Portland State University. Department of Administration of Justice.
Charles A. Tracy
Date of Publication
Master of Science in Administration (MSA)
Criminology and Criminal Justice
Community policing -- Oregon -- Portland
1 online resource (iv, 92 p.)
The purpose of this study was to evaluate Portland, Oregon's community policing policy by using focus groups to discuss the development and effectiveness over one year, Spring 1994 to Spring 1995. The group discussed included management level social service providers and was one piece of a large scale program evaluation. The collected data developed into six major categories: 1) personnel policies and institutional memory; 2) training; 3) consistency; 4) community involvement and responsibility; 5) partnerships or relationships, and 6) change over time. The most highly discussed issue was the discrepancy between the philosophy of the Bureau, community policing, and the way in which the Bureau moves personnel. Data analysis suggested that the level of confidence and support felt by social service providers has increased dramatically over one year. Although, the group participants still have many issues they would like to see resolved, all recognize this is a process that takes time. Generally, community policing has rooted itself and established a footing with the social service providers who are committed to assisting in the molding and development of community policing as well as providing resources to assist in that Journey.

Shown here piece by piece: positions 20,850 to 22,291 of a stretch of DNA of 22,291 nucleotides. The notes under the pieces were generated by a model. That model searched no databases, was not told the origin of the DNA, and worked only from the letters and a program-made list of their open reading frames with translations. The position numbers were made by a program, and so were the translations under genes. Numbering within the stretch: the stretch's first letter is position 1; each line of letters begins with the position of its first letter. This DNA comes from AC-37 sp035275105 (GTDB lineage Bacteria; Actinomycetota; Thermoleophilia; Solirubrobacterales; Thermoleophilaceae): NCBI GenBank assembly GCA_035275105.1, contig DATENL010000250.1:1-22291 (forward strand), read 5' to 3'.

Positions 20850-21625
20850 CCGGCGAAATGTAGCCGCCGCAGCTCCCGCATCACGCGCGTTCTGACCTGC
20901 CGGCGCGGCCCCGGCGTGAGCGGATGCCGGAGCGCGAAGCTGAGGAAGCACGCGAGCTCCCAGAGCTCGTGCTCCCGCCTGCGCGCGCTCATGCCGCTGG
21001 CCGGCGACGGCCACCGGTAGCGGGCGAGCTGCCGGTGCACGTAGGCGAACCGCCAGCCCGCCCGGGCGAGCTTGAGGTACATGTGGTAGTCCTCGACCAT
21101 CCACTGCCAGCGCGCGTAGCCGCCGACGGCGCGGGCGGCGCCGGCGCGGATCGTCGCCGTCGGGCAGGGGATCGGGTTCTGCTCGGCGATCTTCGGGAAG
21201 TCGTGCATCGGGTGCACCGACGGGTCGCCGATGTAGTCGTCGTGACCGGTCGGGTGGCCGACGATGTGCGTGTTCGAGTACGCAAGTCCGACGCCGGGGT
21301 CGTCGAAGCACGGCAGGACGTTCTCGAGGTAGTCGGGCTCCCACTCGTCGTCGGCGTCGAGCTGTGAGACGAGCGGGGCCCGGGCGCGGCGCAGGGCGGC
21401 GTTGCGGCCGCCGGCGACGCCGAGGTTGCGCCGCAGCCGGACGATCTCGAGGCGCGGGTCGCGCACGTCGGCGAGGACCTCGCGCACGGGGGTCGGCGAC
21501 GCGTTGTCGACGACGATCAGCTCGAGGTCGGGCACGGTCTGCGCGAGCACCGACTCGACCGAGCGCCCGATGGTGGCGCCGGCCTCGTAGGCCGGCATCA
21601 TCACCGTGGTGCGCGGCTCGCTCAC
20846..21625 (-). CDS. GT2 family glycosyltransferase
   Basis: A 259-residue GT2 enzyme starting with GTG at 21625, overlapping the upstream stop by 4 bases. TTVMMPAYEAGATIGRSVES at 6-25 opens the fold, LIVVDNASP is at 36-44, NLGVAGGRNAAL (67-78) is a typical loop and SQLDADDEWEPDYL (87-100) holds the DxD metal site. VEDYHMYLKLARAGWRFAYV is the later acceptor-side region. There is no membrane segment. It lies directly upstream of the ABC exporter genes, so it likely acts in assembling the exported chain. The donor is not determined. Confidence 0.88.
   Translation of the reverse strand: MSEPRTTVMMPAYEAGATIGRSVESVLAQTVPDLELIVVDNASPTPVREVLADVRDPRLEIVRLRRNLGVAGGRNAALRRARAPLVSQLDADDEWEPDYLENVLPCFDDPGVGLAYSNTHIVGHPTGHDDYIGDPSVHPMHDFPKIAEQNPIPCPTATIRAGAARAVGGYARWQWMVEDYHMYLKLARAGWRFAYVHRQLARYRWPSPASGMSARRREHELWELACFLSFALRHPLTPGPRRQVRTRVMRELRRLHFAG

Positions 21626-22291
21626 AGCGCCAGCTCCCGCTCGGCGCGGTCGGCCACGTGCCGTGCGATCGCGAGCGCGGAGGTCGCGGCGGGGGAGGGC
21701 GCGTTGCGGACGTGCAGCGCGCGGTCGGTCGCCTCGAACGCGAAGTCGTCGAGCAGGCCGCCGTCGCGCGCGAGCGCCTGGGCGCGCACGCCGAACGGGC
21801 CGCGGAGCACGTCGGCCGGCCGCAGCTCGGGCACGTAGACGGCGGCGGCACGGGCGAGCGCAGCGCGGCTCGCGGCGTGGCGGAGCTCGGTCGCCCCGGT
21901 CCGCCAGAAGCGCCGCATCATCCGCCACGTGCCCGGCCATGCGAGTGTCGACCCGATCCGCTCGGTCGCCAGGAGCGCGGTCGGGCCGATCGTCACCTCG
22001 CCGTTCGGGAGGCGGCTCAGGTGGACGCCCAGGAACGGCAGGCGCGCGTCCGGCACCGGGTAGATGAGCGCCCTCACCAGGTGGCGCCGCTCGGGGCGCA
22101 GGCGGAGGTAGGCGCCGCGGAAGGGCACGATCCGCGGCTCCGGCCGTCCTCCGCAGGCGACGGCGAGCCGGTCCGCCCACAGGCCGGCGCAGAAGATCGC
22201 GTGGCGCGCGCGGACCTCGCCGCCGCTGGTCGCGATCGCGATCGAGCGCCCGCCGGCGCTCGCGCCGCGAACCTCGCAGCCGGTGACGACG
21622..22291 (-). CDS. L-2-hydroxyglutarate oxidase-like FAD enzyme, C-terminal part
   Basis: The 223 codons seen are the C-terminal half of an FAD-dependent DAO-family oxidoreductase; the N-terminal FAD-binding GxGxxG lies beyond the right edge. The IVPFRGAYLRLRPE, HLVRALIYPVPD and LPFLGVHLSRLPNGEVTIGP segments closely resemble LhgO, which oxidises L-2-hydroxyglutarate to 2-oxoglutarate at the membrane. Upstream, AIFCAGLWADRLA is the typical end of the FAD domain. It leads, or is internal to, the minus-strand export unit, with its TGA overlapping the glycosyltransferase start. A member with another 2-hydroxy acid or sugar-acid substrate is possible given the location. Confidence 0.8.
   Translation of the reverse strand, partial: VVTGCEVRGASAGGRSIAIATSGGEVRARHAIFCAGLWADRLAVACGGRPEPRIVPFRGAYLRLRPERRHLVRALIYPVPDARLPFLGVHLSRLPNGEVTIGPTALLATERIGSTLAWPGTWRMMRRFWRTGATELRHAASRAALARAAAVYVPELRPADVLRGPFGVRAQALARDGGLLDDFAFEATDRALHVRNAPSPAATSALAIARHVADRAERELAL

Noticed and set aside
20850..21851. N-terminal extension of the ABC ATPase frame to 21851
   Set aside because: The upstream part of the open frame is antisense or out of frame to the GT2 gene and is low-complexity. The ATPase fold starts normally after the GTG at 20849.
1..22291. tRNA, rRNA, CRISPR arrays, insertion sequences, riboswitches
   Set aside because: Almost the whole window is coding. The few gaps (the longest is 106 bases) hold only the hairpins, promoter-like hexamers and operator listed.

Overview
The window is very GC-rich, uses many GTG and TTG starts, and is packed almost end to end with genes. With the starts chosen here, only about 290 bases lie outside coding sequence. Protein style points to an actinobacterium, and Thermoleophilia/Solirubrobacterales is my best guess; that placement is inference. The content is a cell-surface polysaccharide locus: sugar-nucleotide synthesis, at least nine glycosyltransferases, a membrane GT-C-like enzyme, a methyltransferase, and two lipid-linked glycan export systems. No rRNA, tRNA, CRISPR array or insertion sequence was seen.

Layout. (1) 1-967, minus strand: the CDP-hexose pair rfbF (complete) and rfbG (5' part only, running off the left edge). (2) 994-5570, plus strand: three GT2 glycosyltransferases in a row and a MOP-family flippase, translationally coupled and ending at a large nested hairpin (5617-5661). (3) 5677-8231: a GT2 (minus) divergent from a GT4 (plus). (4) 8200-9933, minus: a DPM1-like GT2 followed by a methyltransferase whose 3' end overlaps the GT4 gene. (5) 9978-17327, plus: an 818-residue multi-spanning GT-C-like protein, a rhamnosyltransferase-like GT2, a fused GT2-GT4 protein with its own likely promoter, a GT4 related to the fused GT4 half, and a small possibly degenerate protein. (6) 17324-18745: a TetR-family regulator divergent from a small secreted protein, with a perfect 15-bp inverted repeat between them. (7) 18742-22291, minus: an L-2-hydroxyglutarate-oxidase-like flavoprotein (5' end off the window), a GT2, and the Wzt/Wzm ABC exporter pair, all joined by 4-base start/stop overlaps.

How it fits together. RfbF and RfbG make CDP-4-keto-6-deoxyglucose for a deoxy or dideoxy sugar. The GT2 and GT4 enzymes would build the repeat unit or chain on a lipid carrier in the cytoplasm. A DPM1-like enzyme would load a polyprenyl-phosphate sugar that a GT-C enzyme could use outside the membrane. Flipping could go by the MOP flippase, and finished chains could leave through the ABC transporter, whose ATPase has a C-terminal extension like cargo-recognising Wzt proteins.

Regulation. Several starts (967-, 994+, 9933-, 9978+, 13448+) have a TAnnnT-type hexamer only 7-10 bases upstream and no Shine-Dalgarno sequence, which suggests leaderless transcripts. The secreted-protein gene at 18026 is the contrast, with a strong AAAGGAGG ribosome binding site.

Ostrogorsky, Tanya Leigh, "An Exploratory Inquiry into Community Policing Using Focus Groups: Perspectives from Social Service Providers" (1996). Dissertations and Theses. Paper 5151.